Paring is caring…

Recently I’ve been reading lots of great articles and blog posts about pair testing and paired working. This awesome post a couple of weeks ago by Katrina Clokie (@katrina_tester) was the latest one I read. This has a great “Experience Reports” section at the bottom of the page with extracts from other blogs on pair testing – Worth checking out!

I love doing paired work and I try to do it as much as I physically can while working on stories within my team. This is not the only time that I’ve adopted this paired approach – Over the last couple of months I’ve had the pleasure of some paired learning with Gemma Lewington (@GemmaLewington) one of the awesome testers at NewVoiceMedia, she is a serious ninja and someone I have learnt so much from during the last year and half. We both identified a desire to learn more MySQL so we thought it would be a great idea to try to learn this together.

We all have to start somewhere….

We needed to establish “where we were at” skill level wise – I can only speak for myself here but before i joined NVM I couldn’t even explain to you what a very basic SELECT statement did – why would i know?  It was never something that i had any exposure too in my former roles. Gemma had the great idea of creating a skills matrix:


We chose some of the popular statements and assigned a 1 to 5 score to these – 5 being “Very confident”. We had our starting point!

How did we progress our learning forward?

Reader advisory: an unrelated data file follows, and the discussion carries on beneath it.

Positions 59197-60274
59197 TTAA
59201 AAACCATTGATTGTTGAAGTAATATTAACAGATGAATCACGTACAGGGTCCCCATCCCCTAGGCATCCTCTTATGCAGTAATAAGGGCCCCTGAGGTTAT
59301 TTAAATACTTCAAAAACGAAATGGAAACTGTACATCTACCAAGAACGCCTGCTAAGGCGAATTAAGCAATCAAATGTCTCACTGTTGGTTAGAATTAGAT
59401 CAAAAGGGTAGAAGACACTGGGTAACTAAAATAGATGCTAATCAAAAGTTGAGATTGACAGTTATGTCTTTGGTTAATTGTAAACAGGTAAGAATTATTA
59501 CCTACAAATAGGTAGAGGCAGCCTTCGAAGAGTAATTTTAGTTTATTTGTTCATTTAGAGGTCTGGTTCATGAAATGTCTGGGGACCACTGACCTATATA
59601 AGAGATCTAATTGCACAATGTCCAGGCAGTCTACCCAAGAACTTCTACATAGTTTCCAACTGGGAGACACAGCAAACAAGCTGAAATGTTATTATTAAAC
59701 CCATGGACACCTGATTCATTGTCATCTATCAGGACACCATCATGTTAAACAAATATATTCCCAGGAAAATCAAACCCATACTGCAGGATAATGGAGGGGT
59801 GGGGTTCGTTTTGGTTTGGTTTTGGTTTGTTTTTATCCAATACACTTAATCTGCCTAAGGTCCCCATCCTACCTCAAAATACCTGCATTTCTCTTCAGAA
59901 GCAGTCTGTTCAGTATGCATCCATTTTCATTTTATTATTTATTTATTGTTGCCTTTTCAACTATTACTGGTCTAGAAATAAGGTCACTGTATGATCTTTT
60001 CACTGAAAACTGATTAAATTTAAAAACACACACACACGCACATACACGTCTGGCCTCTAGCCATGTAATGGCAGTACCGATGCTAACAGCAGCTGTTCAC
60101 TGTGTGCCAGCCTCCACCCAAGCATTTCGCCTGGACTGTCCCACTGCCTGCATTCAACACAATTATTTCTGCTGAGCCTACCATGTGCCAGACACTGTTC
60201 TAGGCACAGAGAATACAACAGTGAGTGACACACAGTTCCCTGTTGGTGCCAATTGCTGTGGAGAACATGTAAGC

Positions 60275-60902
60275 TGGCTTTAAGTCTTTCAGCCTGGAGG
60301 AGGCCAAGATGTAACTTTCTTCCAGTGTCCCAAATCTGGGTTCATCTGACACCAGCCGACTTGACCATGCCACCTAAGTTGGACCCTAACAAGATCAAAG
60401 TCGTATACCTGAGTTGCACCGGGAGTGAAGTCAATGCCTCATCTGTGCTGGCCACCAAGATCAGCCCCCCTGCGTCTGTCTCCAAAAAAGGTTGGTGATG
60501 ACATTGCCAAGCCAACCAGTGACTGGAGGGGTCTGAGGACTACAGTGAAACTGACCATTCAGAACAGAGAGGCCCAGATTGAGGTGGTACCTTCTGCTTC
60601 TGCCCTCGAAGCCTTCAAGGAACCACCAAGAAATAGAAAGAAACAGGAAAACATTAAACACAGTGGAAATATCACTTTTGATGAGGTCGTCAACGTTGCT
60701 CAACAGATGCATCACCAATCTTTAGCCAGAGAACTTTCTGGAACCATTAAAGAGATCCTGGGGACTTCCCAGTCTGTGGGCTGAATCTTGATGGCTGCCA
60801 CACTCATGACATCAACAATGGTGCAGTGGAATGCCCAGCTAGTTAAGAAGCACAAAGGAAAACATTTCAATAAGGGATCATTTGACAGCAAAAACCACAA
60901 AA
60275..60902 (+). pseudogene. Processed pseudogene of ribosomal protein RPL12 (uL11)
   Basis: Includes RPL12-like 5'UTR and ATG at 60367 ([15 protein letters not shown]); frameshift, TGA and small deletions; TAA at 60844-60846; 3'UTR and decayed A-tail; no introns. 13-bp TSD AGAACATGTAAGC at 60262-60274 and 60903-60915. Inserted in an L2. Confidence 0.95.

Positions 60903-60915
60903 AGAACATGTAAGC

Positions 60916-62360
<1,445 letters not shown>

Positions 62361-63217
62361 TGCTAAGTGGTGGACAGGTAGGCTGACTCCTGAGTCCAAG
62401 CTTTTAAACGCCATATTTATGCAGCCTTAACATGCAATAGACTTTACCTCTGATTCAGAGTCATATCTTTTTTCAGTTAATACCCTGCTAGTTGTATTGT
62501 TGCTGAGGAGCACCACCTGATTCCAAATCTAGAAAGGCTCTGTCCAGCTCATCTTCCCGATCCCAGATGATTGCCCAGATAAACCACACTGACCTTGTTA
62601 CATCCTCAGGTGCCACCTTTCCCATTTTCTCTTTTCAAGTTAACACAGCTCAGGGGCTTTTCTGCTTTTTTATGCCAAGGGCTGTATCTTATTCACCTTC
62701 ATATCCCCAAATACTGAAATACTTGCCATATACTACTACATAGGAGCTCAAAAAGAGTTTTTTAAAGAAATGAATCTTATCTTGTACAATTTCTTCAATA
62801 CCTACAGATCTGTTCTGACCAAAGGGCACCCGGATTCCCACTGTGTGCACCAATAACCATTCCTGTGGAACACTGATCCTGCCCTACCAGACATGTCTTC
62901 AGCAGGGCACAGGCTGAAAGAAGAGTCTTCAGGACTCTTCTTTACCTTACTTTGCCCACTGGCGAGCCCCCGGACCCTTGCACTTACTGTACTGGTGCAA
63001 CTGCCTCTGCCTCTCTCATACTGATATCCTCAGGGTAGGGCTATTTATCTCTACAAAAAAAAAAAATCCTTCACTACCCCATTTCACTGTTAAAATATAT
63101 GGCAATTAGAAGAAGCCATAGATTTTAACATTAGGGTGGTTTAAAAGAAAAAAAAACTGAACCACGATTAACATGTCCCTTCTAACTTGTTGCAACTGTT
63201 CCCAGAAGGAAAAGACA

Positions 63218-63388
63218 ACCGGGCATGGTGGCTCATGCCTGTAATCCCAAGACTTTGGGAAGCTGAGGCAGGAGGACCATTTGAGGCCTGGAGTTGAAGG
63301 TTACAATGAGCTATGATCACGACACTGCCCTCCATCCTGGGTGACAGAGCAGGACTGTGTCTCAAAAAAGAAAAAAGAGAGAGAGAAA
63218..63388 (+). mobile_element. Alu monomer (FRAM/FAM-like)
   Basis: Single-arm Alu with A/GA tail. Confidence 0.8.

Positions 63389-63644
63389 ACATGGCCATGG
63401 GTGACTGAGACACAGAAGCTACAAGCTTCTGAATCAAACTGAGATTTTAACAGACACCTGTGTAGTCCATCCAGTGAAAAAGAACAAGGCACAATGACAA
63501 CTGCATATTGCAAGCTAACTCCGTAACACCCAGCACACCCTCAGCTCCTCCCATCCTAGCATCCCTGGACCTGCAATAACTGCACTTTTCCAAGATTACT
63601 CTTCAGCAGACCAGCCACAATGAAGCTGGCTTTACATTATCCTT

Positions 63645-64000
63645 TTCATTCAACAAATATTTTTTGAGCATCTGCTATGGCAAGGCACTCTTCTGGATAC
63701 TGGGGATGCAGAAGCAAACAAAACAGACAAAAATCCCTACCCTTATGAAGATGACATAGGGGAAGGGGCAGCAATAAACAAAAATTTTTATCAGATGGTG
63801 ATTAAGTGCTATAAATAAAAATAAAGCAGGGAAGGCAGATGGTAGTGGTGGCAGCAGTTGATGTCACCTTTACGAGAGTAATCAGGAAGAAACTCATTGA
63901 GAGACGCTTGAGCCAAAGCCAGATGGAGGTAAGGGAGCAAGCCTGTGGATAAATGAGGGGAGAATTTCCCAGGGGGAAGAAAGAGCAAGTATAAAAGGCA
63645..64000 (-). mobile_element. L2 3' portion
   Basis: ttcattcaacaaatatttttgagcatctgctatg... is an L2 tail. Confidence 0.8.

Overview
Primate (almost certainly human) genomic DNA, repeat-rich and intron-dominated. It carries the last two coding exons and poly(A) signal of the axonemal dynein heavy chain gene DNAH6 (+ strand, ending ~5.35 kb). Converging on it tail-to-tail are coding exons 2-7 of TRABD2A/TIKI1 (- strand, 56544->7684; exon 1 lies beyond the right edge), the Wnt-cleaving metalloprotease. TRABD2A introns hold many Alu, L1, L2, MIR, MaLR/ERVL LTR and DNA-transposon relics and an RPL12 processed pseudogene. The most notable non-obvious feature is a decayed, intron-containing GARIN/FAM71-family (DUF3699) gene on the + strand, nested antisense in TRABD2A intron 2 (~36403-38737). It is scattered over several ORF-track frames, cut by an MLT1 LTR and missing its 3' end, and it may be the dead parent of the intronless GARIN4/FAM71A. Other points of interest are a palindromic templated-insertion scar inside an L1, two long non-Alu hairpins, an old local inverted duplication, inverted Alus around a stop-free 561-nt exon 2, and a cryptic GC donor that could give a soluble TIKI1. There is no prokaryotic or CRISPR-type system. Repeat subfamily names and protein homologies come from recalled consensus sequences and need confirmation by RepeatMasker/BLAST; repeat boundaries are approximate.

One of the first things we did was talked, that sounds like a stupid thing to mention because it’s so obvious but we work in different teams and on different pieces of work so our daily work patterns are slightly out of sync. I also tend to work from home a lot so we had the added pressure of finding a day that suits both of us, to set up a learning session. The best thing about this experience was that we were not being told to do this or to make time to learn something we didn’t want to – We were doing this off our own backs so if we did miss a meet up day or let it slip by a day, it was never a big deal.

One thing that I think helped us in the early weeks was that I suggested that we both pick something for the other person to teach, in the next session – So I would say to Gemma ” I’d like to know more about ALIAS” and she would in return say to me ” I’d like to know more about JOINs”.

For me there were 2 main reasons for doing this: